Ladies, if you want him to notice you, wear red.
The color red makes men feel more amorous toward women, according to a groundbreaking study by two University of Rochester psychologists, who appear to have answered that most ancient of questions: What attracts men to women?
News-Medical.net reports that men are unaware of the role that color plays in their attraction to a woman. While red has long been associated with love--from red hearts on Valentine's Day to notorious red-light districts, this is the first study to scientifically document the effects of color on behavior in the context of relationships.
"It's only recently that psychologists and researchers in other disciplines have been looking closely and systematically at the relationship between color and behavior. Much is known about color physics and color physiology, but very little about color psychology," lead researcher Andrew Elliot told News-Medical.net. "It's fascinating to find that something as ubiquitous as color can be having an effect on our behavior without our awareness."
Elliot, along with his research partner Daniela Niesta, believe men's response to red likely stems from deep biological roots, rather than societal conditioning alone. After all, nonhuman male primates are also attracted to female baboons and chimpanzees displaying red; these females redden conspicuously when nearing ovulation, sending a clear sexual signal designed to attract males, reports News-Medical.net. "Our research demonstrates a parallel in the way that human and nonhuman male primates respond to red," concluded the authors. "In doing so, our findings confirm what many women have long suspected and claimed--that men act like animals in the sexual realm. As much as men might like to think that they respond to women in a thoughtful, sophisticated manner, it appears that at least to some degree, their preferences and predilections are, in a word, primitive."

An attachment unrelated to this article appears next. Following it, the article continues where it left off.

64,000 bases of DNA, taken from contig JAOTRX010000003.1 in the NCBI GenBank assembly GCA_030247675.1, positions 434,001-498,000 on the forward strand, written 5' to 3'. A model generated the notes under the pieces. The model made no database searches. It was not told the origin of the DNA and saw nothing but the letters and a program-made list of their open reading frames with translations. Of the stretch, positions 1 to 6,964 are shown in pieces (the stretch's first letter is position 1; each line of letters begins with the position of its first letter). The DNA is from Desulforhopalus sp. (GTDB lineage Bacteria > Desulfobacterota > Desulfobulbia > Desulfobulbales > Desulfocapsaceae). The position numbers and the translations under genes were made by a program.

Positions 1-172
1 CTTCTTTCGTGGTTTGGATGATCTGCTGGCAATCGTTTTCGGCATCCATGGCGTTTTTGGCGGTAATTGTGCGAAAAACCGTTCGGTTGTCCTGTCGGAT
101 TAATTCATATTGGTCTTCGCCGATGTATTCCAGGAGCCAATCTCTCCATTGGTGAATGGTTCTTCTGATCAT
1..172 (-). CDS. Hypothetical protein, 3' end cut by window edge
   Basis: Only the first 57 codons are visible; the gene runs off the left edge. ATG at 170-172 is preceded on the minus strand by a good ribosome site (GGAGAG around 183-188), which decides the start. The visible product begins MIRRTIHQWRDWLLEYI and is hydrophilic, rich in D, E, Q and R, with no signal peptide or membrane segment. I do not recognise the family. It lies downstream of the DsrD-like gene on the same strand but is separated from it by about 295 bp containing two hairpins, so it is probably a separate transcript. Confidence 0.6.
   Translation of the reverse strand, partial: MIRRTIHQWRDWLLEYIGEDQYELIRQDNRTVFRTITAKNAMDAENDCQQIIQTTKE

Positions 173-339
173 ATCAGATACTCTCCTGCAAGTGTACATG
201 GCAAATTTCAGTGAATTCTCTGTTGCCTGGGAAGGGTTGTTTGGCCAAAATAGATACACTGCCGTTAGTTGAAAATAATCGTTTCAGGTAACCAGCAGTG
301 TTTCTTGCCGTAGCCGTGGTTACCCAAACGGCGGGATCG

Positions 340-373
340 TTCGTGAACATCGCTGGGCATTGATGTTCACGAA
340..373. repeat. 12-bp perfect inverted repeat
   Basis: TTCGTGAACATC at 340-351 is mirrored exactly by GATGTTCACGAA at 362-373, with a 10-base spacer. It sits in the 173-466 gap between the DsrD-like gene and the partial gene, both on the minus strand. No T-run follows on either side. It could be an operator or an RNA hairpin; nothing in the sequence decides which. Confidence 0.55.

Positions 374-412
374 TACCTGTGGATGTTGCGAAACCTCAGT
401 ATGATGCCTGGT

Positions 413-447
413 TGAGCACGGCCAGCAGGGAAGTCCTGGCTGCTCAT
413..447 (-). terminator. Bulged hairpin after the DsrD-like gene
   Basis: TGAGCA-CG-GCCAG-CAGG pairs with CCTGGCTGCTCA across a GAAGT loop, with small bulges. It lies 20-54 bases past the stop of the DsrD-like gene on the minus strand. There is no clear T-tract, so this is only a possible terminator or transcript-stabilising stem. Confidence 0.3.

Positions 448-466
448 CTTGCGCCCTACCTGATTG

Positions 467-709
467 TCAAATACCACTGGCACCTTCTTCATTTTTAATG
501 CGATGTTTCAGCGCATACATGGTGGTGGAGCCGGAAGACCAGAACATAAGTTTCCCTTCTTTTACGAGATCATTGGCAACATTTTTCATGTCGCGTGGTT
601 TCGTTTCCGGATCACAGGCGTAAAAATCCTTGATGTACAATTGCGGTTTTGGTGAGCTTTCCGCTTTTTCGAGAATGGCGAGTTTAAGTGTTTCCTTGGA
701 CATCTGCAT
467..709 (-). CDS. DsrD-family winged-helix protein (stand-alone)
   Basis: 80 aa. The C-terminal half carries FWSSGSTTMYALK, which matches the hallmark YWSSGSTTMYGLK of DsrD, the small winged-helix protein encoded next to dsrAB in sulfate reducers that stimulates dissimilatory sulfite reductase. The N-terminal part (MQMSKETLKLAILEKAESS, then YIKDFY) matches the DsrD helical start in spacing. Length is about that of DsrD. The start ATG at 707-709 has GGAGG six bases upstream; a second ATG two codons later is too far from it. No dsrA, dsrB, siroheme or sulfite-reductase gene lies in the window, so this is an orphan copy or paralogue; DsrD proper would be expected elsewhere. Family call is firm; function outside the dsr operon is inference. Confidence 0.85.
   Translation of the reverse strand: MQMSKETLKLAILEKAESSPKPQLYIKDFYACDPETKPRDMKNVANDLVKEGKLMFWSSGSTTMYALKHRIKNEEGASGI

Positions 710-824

The study: More than 100 heterosexual male volunteers who were not colorblind viewed photographs of women in a variety of color presentations. For example, in one experiment the men viewed a woman's photo that was framed by a border of either red or white and then answered a series of questions, such as "How pretty do you think this person is?" Other experiments contrasted photos of women who were wearing red with the same women wearing gray, green or blue. Each color was precisely equated to the others in saturation and brightness levels.
The results: Men found the women who were framed by or wearing red significantly more attractive and sexually desirable than the exact same woman shown with other colors.
The gotcha: Red only has this effect on men. It doesn't do a thing for women.
The study findings were published in the Journal of Personality and Social Psychology.
--From the Editors at Netscape